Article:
To answer this question, we cannot rely on purely “universalist” reasons. Appeals to Tikkun Olam (repairing the world), caring for the other, and similar appeals may be nice, however they rely on a fundamental altruism, or putting others before yourself. While we as humans might consider ourselves generous and sensitive to the well-being of others, we will fight harder for an idea, for a movement, with which our own interest, well-being, and future is intertwined with its success.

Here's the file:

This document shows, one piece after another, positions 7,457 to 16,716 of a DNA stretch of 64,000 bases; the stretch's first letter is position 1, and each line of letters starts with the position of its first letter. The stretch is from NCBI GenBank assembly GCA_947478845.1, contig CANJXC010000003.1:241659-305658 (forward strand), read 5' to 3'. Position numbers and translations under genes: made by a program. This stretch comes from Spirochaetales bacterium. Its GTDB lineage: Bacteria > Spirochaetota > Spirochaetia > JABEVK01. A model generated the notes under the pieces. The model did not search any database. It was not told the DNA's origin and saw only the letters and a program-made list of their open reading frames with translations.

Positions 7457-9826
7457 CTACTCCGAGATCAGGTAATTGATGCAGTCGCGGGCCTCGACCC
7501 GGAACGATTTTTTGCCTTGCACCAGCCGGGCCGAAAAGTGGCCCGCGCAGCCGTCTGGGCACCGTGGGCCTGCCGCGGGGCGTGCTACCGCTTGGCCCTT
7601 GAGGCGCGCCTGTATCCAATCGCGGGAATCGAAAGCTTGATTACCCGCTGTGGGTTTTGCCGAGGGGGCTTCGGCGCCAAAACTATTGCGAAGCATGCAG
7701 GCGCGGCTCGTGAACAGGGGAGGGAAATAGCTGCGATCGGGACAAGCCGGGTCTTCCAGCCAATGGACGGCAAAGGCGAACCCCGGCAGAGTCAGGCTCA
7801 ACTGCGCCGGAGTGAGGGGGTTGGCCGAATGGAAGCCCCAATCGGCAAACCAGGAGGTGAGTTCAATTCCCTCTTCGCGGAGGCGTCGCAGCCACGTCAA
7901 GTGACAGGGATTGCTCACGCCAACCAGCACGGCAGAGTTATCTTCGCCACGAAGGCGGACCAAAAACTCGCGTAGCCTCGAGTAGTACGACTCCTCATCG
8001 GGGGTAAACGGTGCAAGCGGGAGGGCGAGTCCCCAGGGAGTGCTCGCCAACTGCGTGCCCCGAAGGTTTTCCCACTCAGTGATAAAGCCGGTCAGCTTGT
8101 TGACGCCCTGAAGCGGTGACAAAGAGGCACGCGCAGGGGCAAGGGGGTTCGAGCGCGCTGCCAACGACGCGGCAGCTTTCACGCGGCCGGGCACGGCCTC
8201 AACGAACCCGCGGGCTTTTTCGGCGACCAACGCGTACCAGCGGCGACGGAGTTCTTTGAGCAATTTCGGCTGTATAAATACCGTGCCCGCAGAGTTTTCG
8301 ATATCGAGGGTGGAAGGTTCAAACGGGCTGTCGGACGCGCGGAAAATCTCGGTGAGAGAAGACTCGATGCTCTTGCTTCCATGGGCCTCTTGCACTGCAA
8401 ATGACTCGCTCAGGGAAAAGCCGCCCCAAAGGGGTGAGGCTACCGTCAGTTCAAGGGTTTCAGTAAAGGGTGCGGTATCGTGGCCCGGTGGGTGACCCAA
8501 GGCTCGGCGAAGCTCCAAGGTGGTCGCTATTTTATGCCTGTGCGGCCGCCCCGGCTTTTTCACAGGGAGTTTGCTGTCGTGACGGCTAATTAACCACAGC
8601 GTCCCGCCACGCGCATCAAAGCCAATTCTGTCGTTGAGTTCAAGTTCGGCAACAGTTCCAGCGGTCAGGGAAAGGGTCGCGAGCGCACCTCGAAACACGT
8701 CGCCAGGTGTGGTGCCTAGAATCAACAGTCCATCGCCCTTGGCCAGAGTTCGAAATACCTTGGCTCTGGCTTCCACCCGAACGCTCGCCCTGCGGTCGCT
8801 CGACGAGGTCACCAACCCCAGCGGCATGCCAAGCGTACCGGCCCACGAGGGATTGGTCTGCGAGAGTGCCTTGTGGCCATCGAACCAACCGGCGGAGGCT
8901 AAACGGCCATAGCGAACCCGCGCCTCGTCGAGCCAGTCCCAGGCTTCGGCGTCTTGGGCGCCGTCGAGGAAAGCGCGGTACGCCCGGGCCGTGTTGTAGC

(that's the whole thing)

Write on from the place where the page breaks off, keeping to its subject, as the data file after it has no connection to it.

The visceral, “selfish” reasons to be left-wing are many. However they vary from place to place, with a strong demarcation between Israel and the Diaspora (in this piece I will focus on Diaspora Jews in America). Paradoxically, Israel, despite it’s right-wing Jewish population, has the largest raw potential for Jewish leftism. It is the only place with a true Jewish working class, as opposed to professional class, meaning that traditional left-wing appeals to economic self-interest would likely have the greatest staying power. Israel also has a poverty rate of over 20%, higher than any Western country. Thirty-one percent of children in Israel, or almost 800,000 live in poverty. Given such jarring figures, it is not only fair, but necessary to ask, “is this Zionism”? Did we build a nation only for one in three children to live in poverty inside it? If we must be poor, why be poor in Israel rather than Russia or Morocco or Germany? And of course, poverty is far from the only left-wing issue that must be brought up. As Israel’s media continues to be concentrated in the hands of a few magnates, and as oligarchs have greater say in economic affairs as labor protections and the social safety net are slowly crushed, the same question arises, “is Zionism for this?”And we are in the right here. For Zionism to be legitimate, it must be for all Jews, not just Sheldon Adelson, Yitzchak Tshuva and Nony Moses.